Eco-anxiety are the emotions that we experience in response to ecological crises. Naturally, these emotions are mostly negative – such as anger, guilt, sadness, worry, feeling of helplessness or confusion. They can however also turn into something more positive – this could be the desire to do something, climate activism, a sense of community or a feeling of joy after a new scientific breakthrough to help tackle climate change is made.
Researchers in the area of sustainability across many different disciplines can especially struggle with eco-anxiety and climate change anxiety in various ways and forms. A recent survey we conducted among the Grantham Scholars has shown that this is indeed the case.
Therefore we have put together some resources here that can help anyone experiencing eco-anxiety cope with these feelings – whether it is by doing some further reading, employing some techniques on how to battle the anxiety, or simply just knowing that you’re not alone in this.
In November 2023 we also organised a workshop on eco-anxiety led by The Rest of Activism which the attendees reported to be very helpful.
We will be continuously adding more resources to this page – and please always feel free to submit your own ideas to add here by emailing Jana at email@example.com.
Climate Psychology Alliance
CPA provide support to individuals and groups struggling with eco-distress and offer safe spaces to share emotions surrounding the climate crisis. This includes ‘Climate Cafés’ – a simple, hospitable, empathetic space where fears & uncertainties about our climate & ecological crisis can be safely expressed. They are held online three times per month on the pay-what-you-can basis.
The Rest of Activism
Website with a number of resources, blogs and courses designed for burnout prevention and recovery for climate activists.
Climate Psychology OpenLearn course
This free online course by the Open University introduces the emerging field of Climate Psychology to gain a deeper understanding of the climate and ecological crisis, its impact on our wellbeing and how to build psychological resilience.
Climate Cares Centre
Climate Cares at Imperial College London is a team of researchers, designers, policy experts and educators working to understand and support mental health in the current climate and ecological crises.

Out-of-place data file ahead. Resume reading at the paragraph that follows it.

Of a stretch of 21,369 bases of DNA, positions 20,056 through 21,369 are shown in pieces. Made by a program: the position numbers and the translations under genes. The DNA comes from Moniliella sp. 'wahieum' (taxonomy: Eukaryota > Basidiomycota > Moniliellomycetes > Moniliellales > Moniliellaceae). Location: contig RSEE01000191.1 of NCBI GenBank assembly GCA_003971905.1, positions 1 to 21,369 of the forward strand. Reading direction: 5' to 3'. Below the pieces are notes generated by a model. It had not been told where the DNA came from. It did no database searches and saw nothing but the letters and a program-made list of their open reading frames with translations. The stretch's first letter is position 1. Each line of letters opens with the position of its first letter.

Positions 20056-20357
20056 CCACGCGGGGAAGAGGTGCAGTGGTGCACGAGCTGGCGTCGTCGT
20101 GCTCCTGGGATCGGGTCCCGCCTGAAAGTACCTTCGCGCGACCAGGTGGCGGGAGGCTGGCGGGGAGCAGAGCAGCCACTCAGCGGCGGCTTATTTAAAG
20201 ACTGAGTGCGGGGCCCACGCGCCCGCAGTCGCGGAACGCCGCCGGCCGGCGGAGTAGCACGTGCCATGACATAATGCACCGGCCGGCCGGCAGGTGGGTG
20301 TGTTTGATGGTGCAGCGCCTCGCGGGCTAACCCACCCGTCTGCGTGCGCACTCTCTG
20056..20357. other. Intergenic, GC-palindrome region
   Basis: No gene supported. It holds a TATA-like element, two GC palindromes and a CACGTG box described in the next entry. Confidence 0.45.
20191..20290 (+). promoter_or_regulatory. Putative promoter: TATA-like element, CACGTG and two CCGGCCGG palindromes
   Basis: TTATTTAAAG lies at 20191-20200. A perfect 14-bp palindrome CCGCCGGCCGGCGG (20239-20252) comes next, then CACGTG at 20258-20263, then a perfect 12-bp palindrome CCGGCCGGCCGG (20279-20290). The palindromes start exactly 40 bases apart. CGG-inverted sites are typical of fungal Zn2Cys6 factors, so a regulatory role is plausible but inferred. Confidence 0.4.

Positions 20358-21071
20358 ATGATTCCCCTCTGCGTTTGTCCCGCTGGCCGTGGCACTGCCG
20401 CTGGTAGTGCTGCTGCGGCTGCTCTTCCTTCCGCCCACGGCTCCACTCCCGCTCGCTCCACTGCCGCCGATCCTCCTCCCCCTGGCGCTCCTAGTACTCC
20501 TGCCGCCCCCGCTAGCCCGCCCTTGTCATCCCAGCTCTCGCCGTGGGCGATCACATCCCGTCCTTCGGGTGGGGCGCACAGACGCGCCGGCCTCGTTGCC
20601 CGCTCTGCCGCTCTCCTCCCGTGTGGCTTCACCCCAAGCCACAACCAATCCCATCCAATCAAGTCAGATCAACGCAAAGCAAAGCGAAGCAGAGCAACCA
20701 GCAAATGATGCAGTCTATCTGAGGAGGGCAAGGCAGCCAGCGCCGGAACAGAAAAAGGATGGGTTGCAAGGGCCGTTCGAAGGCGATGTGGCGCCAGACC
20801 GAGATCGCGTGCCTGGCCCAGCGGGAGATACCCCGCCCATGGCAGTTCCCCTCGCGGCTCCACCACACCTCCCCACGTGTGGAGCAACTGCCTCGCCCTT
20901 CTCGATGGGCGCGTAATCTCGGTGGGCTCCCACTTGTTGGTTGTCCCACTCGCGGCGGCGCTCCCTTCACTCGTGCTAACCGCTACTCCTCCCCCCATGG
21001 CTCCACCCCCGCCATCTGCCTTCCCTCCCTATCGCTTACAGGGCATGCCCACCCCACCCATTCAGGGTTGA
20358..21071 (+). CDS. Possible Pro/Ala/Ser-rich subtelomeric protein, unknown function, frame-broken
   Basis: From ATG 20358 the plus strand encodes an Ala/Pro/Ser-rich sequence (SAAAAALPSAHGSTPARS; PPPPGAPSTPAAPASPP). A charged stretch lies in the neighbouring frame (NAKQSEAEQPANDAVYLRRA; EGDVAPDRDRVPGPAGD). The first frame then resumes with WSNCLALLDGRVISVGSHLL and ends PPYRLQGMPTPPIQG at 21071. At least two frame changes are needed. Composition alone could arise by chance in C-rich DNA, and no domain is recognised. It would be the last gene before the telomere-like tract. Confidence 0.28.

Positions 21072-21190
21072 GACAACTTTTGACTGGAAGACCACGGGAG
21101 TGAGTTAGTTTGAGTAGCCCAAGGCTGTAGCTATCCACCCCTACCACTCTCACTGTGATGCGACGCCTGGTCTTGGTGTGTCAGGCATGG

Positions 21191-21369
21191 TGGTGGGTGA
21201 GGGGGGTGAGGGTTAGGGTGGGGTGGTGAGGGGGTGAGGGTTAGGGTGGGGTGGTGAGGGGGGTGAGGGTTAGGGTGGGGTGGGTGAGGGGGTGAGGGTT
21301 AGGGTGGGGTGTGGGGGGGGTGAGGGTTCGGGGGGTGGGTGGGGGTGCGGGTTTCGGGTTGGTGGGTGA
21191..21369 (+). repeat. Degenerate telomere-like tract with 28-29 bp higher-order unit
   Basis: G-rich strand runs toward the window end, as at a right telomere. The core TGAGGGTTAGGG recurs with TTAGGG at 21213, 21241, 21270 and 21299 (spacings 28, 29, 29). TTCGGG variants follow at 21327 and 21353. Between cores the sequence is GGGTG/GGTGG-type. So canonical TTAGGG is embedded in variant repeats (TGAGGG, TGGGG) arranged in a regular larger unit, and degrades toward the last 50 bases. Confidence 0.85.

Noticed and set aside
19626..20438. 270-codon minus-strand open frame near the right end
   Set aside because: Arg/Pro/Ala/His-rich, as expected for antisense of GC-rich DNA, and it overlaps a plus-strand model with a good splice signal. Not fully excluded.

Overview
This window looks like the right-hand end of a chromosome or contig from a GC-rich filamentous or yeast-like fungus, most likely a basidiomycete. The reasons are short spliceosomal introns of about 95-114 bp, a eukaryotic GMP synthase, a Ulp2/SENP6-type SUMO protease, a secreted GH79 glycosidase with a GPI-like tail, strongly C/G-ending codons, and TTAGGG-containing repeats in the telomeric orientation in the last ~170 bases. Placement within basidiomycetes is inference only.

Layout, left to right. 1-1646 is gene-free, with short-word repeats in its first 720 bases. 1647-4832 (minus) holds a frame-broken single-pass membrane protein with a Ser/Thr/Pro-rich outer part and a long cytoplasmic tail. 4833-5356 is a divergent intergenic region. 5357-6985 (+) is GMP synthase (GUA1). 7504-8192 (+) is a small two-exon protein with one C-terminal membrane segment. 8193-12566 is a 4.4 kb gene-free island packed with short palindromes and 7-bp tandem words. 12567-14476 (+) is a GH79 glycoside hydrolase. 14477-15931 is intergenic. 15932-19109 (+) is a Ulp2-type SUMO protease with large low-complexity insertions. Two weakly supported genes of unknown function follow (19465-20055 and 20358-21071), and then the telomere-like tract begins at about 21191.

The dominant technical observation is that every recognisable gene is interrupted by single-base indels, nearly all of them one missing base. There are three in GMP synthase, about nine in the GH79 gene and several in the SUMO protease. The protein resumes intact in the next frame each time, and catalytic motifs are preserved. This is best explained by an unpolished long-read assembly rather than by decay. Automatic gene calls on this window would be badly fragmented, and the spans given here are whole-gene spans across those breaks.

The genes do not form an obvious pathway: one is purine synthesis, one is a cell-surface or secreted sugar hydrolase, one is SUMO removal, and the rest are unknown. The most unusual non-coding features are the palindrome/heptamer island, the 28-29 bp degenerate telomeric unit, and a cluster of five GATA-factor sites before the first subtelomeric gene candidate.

Connecting Climate Minds
Connecting Climate Minds is working to foster connections between people all over the world to come together to understand and respond to the deep interconnections between climate change and mental health.
The Resilience Project
A youth-led organisation focusing on eco-anxiety support for young changemakers. The project was created to enable other young people concerned about climate to find their peace, their power and their people.
Media company focusing on stories that harness both urgency and optimism – in a delicate balance – resisting the pull of climate doom. You can follow them on Instagram, LinkedIn, Twitter or YouTube.
Blog and newsletter providing tools for how to cope with our dangerous climate reality and cultivate resilience in these times.
EcoReactEU aims to ensure the skills development of youth workers and the entire European educational community, to promote the integration of eco-anxiety in their practices with young people and thus offer a first educational response to it.
Eco-anxiety: What it is and why it matters
Analysing a broad range of studies through the use of methods from philosophy, emotion theory, and interdisciplinary environmental studies, the authors show how looking to work on anxiety in general can help researchers build better models of eco-anxiety in particular.
Eco-Anxiety and Pastoral Care
This article studies the challenge of eco-anxiety for pastoral care, drawing from both interdisciplinary research and ecological theology. The aim is to help both practitioners and researchers to encounter eco-anxiety more constructively.
‘Eco-anxiety’: fear of environmental doom weighs on young people
Article at The Guardian explaining what eco-anxiety means and presenting some data of recent surveys on this topic among young people.
Charlie Hertzog Young on the dangers of activism – and staying sane on a dying planet
Article at The Guardian about the life of the ‘British Greta Thunberg’ and the toll that the climate crisis can take on a person’s mental health. Here you can also read an interview with Charlie by Britt Wray.
How to take breaks from the climate crisis without living in denial
Dr Panu Pihkala’s visual model for how a person moves mentally and emotionally from climate denial (whether soft or outright) into true acceptance of our alarming and difficult reality.
The Case for Reckless Climate Optimism
An essay by Chinelo Onwualu about the pessimism trap and how the author is battling it.
Climate Change and Happiness
For people around the globe who are thinking deeply about the personal side of climate change, particularly their emotional responses and their feelings.
Not the End of the World
By Hannah Ritchie
‘Spinning Out: Climate Change, Mental Health and Fighting for a Better Future’
By Charlie Hertzog Young
By Richard Powers
‘Islands of Abandonment’
By Cal Flyn
By Richard Powers
‘METEOTOPIA: Futures of Climate (In)Justice’
‘Record of a Spaceborn Few’
By Becky Chambers
Generation Dread: Finding Purpose in an Age of Climate Anxiety
By Britt Wray
For suggestions on resources to add here, please contact Jana at firstname.lastname@example.org.